Looking for collections of interesting letters
June 16, 2016 4:35 PM   Subscribe

I am looking for published collections of fascinating letters. NOT by writers.

I am looking for books that can be purchased (or, at worst, obtained by interlibrary loan), not actual letters that require traveling to a university library and sitting in a locked room while I try to decipher someone's 18th century scrawl.

Why no writers? Because I've probably already found them. Jane Austen, J.R.R. Tolkien, John Keats, etc., etc. Of course, writers write the best letters. But I want to cast my net more broadly. I'd like to find the correspondence of the high and the low, the virtuous and the criminal. Countesses, prostitutes, snake oil salesmen, televangelists, explorers, tycoons, military heroes and villains, politicians, rakes, revolutionaries, terrorists, warlords, lovers.

Here's an example of what I'm after: Selected Letters of Sidney Smith, Oxford University Press, 1981. Smith was a 19th century English clergyman who led an largely uneventful life but wrote some the most witty, charming, insightful, and sometimes bitterly satiric letters in English. This edition is readily available as a paperback used book.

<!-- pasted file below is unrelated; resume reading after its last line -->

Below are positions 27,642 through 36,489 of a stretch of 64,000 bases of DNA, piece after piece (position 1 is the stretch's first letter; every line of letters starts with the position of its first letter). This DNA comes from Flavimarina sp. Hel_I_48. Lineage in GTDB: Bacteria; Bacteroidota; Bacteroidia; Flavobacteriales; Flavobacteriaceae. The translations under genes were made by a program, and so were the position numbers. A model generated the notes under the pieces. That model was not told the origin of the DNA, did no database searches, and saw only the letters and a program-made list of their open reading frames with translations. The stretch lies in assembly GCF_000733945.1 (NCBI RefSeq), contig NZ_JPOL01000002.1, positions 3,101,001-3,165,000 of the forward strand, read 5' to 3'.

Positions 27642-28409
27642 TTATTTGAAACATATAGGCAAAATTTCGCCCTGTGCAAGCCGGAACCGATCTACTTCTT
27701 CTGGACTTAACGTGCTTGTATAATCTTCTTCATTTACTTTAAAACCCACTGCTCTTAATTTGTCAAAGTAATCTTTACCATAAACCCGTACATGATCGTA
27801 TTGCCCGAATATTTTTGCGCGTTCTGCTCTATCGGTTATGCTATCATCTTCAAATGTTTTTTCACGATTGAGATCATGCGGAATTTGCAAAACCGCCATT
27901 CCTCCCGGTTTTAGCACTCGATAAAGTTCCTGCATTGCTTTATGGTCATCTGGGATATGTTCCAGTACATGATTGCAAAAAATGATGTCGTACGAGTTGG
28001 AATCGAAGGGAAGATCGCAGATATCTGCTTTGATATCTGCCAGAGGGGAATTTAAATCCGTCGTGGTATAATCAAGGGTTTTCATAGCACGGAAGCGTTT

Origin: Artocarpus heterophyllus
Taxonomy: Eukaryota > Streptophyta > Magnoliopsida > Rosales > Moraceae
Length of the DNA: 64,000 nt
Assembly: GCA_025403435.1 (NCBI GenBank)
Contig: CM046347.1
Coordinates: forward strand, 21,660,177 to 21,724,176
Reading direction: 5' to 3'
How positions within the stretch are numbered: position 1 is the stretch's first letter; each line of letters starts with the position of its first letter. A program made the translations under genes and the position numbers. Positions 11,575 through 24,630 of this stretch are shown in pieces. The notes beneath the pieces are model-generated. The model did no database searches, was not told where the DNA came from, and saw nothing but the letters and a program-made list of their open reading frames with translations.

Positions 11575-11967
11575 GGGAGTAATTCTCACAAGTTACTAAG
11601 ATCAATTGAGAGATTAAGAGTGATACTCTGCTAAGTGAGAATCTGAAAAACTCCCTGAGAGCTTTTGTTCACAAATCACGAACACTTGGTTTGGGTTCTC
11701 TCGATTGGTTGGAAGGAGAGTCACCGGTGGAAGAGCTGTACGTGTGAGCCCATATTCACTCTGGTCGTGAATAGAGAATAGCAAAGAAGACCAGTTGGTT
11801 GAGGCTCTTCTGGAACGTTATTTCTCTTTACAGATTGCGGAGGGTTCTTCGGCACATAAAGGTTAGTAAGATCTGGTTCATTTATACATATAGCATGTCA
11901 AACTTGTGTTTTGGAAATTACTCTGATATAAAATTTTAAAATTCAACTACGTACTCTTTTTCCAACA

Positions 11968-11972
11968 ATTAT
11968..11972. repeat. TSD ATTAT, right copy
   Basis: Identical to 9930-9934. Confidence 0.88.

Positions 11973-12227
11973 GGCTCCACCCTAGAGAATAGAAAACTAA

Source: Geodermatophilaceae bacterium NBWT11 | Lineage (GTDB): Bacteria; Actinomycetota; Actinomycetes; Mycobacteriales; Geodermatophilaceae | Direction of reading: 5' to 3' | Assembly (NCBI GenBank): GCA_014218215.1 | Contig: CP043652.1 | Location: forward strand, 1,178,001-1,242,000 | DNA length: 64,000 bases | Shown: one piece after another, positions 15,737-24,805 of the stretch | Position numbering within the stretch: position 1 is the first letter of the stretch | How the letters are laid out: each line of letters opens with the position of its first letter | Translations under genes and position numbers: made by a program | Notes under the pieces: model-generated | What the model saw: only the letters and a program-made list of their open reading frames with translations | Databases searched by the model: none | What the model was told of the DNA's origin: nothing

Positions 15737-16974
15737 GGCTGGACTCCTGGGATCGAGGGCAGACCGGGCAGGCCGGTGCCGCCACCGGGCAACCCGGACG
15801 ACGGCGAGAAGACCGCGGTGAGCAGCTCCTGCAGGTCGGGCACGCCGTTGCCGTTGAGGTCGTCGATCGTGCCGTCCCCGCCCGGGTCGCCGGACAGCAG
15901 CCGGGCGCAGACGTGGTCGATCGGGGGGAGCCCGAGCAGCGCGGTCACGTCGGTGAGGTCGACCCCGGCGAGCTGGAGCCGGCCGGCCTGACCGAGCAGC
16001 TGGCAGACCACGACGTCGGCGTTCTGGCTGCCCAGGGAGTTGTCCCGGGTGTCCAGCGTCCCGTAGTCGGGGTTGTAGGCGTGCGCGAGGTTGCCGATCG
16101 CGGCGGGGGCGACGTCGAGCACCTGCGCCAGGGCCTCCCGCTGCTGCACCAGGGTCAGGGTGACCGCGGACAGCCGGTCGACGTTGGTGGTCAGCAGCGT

Finally: I'd prefer letters originally in English. I read no other languages, and poetry, as they say, is that which is lost in translation. I'm in search of beauties, subtleties and eccentricities of the letter-writer's character, and I'm afraid that it's those things which even a good translation might get wrong. I've glanced at the letters of Cicero, for example, and find them rather opaque.

Searching the green, I found a great thread on letters between female friends and lovers. That's an excellent start, and exactly the sort of thing I'm looking for, but not limited to women or friendship.
posted by Slithy_Tove to Writing & Language (21 answers total) 25 users marked this as a favorite
 
Do you know about Letters of Note? There's a website as well.
posted by charmedimsure at 5:03 PM on June 16, 2016 [1 favorite]


Are editors too close to writers? Because Dear Genius: The Letters of Ursula Nordstrom is so, so, so much fun.
posted by Stacey at 5:04 PM on June 16, 2016 [2 favorites]